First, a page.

When we were hiking Red Rocks Canyon, I was desperately in search of life. I had high hopes of seeing the desert in bloom and some interesting wildlife. And while I did see cacti and a little lizard, the landscape seemed barren to me and the wildlife I saw was mostly on The Strip.

I was, admittedly, a little disappointed.

But then we came to a sign that explained 7 different communities of plants and animals in the area where we had stopped. This fascinated me for several reasons. For one thing, I loved that the plants and animals that live and grow together are called a community. Totally made sense to me. And, it shocked me that this small area could have so many little worlds in it and that they could live side-by-side. But mostly, I was amazed that this area that did not look very alive to me (as it was sand and rocks and appeared to simply have some scattered weeds around) was, in fact, extremely alive and thriving.

It got me thinking.

What constitutes a weed as opposed to a plant? Who decides what is beautiful and what is dull? At the visitor center of the park, there were exhibits featuring all the plants I did see. Plants that I disregarded. Evidently, to someone, they were something worth talking about. Isn’t it a bit like Middle School where some kids are popular and in the spotlight and some are in the shadows? You might not recognize the quieter, less gregarious students at first – they’re just less flashy.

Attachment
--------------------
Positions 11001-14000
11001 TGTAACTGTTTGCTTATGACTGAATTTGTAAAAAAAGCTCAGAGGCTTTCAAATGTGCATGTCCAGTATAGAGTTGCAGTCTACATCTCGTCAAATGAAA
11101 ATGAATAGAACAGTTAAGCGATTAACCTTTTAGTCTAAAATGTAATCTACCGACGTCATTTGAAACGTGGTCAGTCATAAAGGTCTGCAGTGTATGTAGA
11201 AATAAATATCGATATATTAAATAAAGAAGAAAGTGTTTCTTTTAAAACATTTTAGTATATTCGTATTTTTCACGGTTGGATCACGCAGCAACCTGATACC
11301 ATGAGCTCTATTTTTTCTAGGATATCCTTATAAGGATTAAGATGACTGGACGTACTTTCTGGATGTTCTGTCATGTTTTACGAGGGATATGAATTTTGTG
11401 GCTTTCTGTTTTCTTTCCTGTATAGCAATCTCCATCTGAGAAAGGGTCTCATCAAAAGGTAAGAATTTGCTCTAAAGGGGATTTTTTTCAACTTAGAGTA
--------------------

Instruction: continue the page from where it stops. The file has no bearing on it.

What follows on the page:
Any environment may allow growth, but limitations exist. Ferns won’t grow in the desert. They’d be miserable there. But cacti can’t grow in the tundra either. Maybe there’s a place for everything and everyone and we need to find where we can grow best. I was in a great advertising/pr agency yesterday. The people there seem to be thriving. But I couldn’t be happy in that atmosphere any more; the hours and the pace might just kill me. Besides, I have other priorities. And I promise that some of those high-powered and social people would hate working in solitude, like I so often do.

I loved the peacefulness of the desert. The rock formations were humbling. And a place this huge made me think about how big the world is and how small our part is.

But still.

I would love to see the desert in bloom.


One thought on “Weeds.

  1. That’s the problem with being a weed – people look for the flashy, immediate impact and miss all the things that make a weed exceptional in its’ own right: Adaptability, heartiness, flexibility, stubbornness… Someone who can appreciate a true community might find the weeds useful, even necessary to thrive.

    (ok, I made all that up – but you made me feel badly for the poor weed 😦

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